On the morning of July 27, news broke that 14 players and personnel within the Miami Marlins organization have tested positive for COVID-19. These 14 cases take up more than a third and nearly half of all involved with the team’s traveling party. The outbreak within the team comes just hours after the Marlins concluded a three game series with the Phillies in Philadelphia. In response, Major League Baseball has at least postponed if not cancelled Miami’s home opener against the Orioles as well as the Phillies first of three games at home against the Yankees, fearing a possible Phillies outbreak or the prescence of the virus in Philadelphia’s visiting clubhouse.
Something like this was bound to happen during MLB’s 60 game season as teams were instructed to play in their home ballparks and home cities when the season was scheduled. The problem with that is, COVID-19 cases are currently spiking to record levels throughout the southern and western parts of the United States. Due to this new wave of rises in these spots, several teams now live, play and operate in high risk areas. These teams include the Miami Marlins, Tampa Bay Rays, Texas Rangers, Houston Astros, Arizona Diamondbacks, San Diego Padres, Los Angeles Dodgers, Los Angeles Angels, San Francisco Giants and Oakland Athletics. That is a total of 10 teams, a third of the league, that are in imminent areas of high virus concerns as of now. And MLB cannot have the solution that NBA did as MLB has to play in their home cities and parks since there are too many people associated with each team to be able to put all the teams in one location and use the “bubble” method.
MLB certainly has a plan ready to be put into action in this type of situation outside of just simply cancelling or postponing games in which COVID ridden teams were scheduled to play. But with no specific protocol being made public to baseball fans worldwide, people should be very scared for the future of baseball in 2020 right now. Despite that, there are solutions MLB could use to save the season from being even more altered by COVID-19 than it already has.
On the morning of July 27 after the Marlins outbreak was made aware to the public, as baseball insider Jon Heyman tweeted out that as of now MLB has had no serious discussions on pausing or cancelling the season as a whole, at least not yet. But if several Phillies players contracted the disease from the Marlins, that could easily change.
When Rob Manfred imposed the 60 game season in late June, the owners and players granted the commissioner the decision to cancel the season in the event of a significant outbreak amongst team players and personnel. This is obviously a last resort and there are potential ways to keep teams safe from the virus. We have already seen how the Toronto Blue Jays were denied permission to play in their home park, Rogers Centre in Toronto, by the Canadian government as they fear American based teams coming in and out of their country could ignite a second wave up north. The team adapted by temporarily relocating to their AAA affiliate in Buffalo to play their home games in 2020.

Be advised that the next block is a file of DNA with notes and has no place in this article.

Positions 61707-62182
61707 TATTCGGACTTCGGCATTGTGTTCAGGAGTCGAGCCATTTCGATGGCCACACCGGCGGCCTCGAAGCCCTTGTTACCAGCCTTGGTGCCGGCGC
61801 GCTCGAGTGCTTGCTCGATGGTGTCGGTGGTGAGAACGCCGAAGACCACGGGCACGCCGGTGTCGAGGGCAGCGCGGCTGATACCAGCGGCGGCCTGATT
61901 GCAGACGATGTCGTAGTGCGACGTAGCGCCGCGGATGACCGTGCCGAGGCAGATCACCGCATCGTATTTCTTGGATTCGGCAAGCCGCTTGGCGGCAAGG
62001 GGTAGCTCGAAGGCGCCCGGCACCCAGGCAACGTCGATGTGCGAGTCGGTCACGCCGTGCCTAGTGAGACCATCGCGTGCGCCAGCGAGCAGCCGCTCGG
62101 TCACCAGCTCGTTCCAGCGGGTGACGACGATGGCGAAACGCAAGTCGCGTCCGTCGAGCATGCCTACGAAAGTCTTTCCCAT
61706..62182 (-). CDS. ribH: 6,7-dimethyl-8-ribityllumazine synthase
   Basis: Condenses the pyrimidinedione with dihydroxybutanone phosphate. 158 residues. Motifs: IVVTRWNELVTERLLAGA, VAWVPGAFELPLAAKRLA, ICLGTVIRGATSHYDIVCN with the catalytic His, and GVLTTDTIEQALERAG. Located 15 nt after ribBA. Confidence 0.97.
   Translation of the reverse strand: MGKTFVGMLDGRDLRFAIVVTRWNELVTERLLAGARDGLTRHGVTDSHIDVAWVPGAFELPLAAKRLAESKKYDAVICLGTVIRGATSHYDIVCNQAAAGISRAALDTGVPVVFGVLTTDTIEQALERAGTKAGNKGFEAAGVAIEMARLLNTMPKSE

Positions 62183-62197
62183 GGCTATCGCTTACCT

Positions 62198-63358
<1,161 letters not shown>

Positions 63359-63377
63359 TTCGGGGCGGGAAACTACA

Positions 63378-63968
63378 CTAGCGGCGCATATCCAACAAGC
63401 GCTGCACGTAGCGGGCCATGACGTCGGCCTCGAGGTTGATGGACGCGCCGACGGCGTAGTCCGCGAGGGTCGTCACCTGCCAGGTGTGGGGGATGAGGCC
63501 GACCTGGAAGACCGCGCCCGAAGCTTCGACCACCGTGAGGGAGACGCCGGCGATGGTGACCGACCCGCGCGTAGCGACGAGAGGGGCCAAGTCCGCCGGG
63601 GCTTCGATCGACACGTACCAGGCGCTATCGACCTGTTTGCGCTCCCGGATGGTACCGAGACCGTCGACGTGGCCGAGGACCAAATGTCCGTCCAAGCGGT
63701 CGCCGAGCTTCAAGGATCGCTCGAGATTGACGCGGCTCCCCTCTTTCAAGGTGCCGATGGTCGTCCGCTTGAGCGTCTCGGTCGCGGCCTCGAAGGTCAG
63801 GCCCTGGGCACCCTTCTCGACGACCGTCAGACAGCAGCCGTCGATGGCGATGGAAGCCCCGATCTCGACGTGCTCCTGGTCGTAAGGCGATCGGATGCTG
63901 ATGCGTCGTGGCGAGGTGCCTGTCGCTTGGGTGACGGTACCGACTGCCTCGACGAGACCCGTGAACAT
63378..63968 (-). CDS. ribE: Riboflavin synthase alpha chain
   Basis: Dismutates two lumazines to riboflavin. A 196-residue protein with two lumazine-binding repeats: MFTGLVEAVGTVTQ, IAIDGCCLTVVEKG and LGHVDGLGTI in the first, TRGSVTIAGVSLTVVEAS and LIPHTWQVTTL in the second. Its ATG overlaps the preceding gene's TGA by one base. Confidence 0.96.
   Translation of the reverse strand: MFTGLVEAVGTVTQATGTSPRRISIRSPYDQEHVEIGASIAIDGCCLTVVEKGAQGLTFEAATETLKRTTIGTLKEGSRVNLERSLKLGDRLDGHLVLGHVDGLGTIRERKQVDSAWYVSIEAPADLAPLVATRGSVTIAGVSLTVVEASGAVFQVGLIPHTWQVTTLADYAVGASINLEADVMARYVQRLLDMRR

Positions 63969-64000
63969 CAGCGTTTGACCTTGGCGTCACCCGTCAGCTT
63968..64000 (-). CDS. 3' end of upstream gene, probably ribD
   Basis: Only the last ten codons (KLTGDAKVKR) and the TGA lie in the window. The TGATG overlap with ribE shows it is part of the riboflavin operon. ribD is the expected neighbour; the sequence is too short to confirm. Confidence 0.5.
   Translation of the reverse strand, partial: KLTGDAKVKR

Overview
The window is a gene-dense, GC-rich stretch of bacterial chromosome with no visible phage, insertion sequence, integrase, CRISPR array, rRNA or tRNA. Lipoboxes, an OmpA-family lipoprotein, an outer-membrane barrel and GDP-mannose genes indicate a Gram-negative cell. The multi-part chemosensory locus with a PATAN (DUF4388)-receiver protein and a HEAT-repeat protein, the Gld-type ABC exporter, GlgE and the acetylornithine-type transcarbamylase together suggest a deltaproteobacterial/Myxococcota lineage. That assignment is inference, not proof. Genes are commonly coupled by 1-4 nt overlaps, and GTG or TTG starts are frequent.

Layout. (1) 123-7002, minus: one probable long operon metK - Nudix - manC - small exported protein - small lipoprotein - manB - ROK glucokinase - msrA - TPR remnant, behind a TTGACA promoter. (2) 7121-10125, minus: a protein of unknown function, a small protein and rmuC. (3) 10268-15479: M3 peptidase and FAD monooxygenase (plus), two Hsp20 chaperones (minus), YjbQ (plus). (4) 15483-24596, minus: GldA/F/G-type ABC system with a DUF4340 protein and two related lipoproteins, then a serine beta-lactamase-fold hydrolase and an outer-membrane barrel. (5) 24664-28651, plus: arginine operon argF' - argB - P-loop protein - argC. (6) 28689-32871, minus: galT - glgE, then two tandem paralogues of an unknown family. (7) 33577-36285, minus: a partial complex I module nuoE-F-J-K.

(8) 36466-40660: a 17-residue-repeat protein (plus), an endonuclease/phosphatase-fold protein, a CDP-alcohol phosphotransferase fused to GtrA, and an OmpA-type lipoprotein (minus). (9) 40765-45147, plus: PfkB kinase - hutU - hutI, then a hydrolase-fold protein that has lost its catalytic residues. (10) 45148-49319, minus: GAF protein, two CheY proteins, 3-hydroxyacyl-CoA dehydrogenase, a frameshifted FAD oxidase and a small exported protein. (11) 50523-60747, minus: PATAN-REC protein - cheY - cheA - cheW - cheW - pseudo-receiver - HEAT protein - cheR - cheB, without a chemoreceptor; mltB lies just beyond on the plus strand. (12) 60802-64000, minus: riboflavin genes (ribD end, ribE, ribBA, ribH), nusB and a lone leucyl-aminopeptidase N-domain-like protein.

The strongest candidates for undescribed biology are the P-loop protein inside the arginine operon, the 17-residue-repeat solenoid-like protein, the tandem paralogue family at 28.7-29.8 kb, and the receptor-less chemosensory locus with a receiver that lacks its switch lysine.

The commissioner was given the power to relocate teams in the event of an outbreak in their specific market to lower risk areas when the season was agreed upon. With so many teams being in newly formed hotspots and possibly in the line of fire, MLB can and should move teams such as the Marlins to less dangerous areas within the divisional borders to keep the goal of limiting travel and possible transmission. Obviously not every team that is in a high risk area can be relocated, but moving teams that have already been affected once healthy is possible and logical for the league.
The Marlins outbreak is a massive wake up call to baseball and its fans that this virus can still slam the brakes on sports at any time. While baseball isn’t as much of a contact sport as others and preventative measures such as mask wearing and social distancing in dugouts have been taken, today’s outbreak shows that it might already be too late. And with the Marlins already possibly passing it on to Phillies players and leaving it behind in the Philadelphia visiting clubhouse, a significant spread that could shut down the season is very, very possible. There is good reason to think Major League Baseball has a plan in place in the case of a team-wide or even further scale outbreak in the league but if it is not fully effective, the sad but true reality is that a week of baseball may be all we get in 2020.
Photo credit: Baseball Essential